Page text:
10. 10. Blockchains and  Smart  Contracts: part  of  the  solution… ● Blockchain:  “A  distributed  append-­only  ledger  of   transactions  maintained  by  a  number  of  (untrusted)   Miners  organized  in  a  (distributed)  network” ◆ Distributed  Ledger  Technologies  (DLTs) ● Smart  contracts ◆ Built  on  DLTs ◆ Autonomous  applications  with  pre-­defined  inputs  and  outputs …  that  can  be  executed  by  a  miner  in  a  deterministic  way ◆ Any  user  can  invoke  a  smart  contract,  the  outcome  of  which  is   recorded  as  a  transaction  in  the  blockchain 10
  11. 11. Blockchains  enable  novel  security  mechanisms ● No  centralized  trusted  entity  (control) ● No  single  point  of  failure Blockchains ● Prevent  censorship ● Transparent,  Scalable  (?) ● Facilitate  accountability ● Facilitate  the  interaction  of  nodes  not  mutually  trusted 11
  12. 12. Blockchains  contribute  to  system  sustainability ● resistant  against  cyber  attacks,  secure ● many  critical  operations  of  an  IoT  system  can  be   delegated  to  or  realized  with  blockchains ◆ using  smart  contracts ● end-­points  can  be  “dumb” ● inter-­ledger  technology  can  provide  long-­term   sustainability  across  DLTs 12
  13. 13. Blockchains  enable  new  Trust  Models ● Blockchains  are  built  around  transactions ● The  mapping  of    blockchain’s digital  coin to  the   physical  world  is  application  specific: ◆ Real  money ◆ Domain  name ◆ Actuation ◆ Transfer  of  electricity ◆ … 13
  14. 14. DLTs — Authentication  and  Access  Control ● Access  control  enforcement  can  be  delegated  to  third   parties,  the  “Access  control  Providers”  (ACP) ● The  mapping  between  a  content  item  and  the  appropriate   ACP can  be  stored  in  the  blockchain ● Messages  can  be  relayed  securely  using  blockchains ● ACP decisions  can  be  stored  in  the  blockchain →  facilitates  accountability N.  Fotiou,  T.  Kotsonis,  G.  F.  Marias,  G.C.  Polyzos,  “Access  Control  for  the  Internet  of  Things,”  Proc.  International   Workshop  on  Secure Internet  of  Things,  Heraklion,  Greece,  September  2016. 14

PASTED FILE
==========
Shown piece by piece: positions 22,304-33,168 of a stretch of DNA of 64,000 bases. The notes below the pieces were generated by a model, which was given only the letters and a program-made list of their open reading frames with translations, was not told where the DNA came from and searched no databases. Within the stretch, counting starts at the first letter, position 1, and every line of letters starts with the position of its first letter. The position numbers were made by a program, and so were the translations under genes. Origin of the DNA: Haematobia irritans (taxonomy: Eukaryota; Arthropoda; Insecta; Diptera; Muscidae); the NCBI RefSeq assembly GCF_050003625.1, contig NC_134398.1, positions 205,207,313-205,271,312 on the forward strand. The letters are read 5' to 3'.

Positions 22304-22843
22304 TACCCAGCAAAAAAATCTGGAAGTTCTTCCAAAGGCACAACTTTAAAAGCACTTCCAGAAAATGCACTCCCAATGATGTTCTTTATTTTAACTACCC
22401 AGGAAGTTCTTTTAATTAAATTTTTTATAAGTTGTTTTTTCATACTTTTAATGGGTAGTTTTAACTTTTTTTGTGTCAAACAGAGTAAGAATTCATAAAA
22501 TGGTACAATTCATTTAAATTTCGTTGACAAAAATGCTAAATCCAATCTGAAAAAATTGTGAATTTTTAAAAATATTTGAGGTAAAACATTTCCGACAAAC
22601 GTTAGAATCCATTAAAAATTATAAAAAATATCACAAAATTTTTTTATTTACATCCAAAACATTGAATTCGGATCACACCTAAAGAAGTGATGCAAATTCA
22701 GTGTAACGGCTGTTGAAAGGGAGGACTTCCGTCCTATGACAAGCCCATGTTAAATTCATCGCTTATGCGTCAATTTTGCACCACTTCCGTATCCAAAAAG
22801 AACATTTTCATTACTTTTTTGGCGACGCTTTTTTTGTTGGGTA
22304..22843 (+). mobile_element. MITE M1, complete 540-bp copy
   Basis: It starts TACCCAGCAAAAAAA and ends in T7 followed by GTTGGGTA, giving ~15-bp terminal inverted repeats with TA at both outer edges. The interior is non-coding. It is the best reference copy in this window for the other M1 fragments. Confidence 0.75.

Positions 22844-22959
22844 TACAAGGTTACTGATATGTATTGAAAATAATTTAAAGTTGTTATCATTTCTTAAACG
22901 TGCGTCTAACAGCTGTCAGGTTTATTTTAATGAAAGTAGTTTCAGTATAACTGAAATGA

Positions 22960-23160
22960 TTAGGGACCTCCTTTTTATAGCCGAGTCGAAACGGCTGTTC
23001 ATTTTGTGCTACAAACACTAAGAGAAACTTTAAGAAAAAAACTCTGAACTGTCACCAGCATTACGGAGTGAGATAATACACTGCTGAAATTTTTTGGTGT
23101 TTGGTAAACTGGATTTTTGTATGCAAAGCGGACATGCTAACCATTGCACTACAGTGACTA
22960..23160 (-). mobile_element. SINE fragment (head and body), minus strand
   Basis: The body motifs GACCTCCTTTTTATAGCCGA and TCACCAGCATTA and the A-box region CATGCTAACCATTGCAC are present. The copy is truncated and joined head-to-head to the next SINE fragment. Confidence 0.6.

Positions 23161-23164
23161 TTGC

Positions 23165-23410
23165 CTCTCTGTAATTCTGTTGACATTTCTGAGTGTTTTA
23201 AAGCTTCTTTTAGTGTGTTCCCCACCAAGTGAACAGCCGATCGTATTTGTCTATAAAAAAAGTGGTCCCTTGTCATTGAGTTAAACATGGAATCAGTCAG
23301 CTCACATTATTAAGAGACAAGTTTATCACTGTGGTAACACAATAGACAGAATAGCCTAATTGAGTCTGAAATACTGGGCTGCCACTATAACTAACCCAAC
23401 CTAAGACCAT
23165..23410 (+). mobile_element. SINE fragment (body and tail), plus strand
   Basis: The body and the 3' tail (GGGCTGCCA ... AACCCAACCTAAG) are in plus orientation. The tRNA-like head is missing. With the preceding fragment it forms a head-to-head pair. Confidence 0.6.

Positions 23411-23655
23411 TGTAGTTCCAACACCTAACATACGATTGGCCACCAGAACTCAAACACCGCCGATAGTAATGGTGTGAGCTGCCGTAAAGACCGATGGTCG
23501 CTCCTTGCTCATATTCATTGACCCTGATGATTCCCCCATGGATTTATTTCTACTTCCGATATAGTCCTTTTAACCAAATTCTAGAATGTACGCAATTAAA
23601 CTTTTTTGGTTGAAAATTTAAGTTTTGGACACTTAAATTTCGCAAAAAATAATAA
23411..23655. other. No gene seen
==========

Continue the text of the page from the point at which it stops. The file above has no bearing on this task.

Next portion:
15. 15. DLTs — Accountability ● Record  transactions  in  the  blockchain ◆ in  order  to  be  valid  and  actionable ● The  blockchain makes  sure  that  the  history  is  not  deleted ◆ users  can  be  held  accountable  for  their  actions ● …  Non-­repudiation 15
  16. 16. SOFIE:   Secure  Open  Federation  of  Internet  Everywhere ● Applying  Distributed  Ledger  Technology  (DLT) ◆ e.g.  blockchains ● to  securely  and  openly  federate  IoT  platforms ● with  interconnected distributed  ledgers  to ◆ build  decentralized  business  platforms   ◆ support  the  interconnection  of  diverse  IoT  systems ◆ provide  openly  accessible  metadata  about  platforms ◆ define  business  rules  on  how  to  connect  to  platforms ◆ securely  record  audit  trails  to  be  used  to  resolve  disputes 16
  17. 17. SOFIE:  Overall  Concept  and  Key  Ideas 17
  18. 18. SOFIE ● The  concept  will  be   prototyped  and  studied  in   an  EU  Horizon  2020  funded   project ◆ 1/1/2018  – 31/12/2020 ◆ €4.5M ● Partners ◆ Aalto  University,  Ericsson,  Rovio  (Finland) ◆ Guardtime (Estonia) ◆ AUEB,  Synelixis,  Optimum  (Greece) ◆ Eng,  Asm Terni  Spa,  Emotion  Srl (Italy) 18
  19. 19. SOFIE’s Federation  Architecture IoT  Network Stored  Data Abstraction Services/API Federation   Adapter IoT  Network Stored  Data Abstraction Services/API Federation   Adapter Existing  “closed”   IoT  Platforms IoT  Network Stored  Data Abstraction Services/API Federation   Adapter Federation Adapter Existing  “open”   IoT  Platforms  (e.g.  FIWARE) Inter-­‐ledger      transactions  Layer Guardtime KSI Ethereum Hyper-­‐Ledger   Fabric .  .  .Semantic Representation Secure Actuation SOFIE  Federation  Framework Legacy IoT  Application SOFIE IoT  Application Hybrid IoT  Application .  .  . Hybrid IoT  Application SOFIE  Component Existing  DLT Existing  IoT  Platform 19
  20. 20. SOFIE’s Decentralized  Management  System using  Blockchains 20
  21. 21. SOFIE’s Energy  I  Pilot: Smart  Meters  (Estonia) 21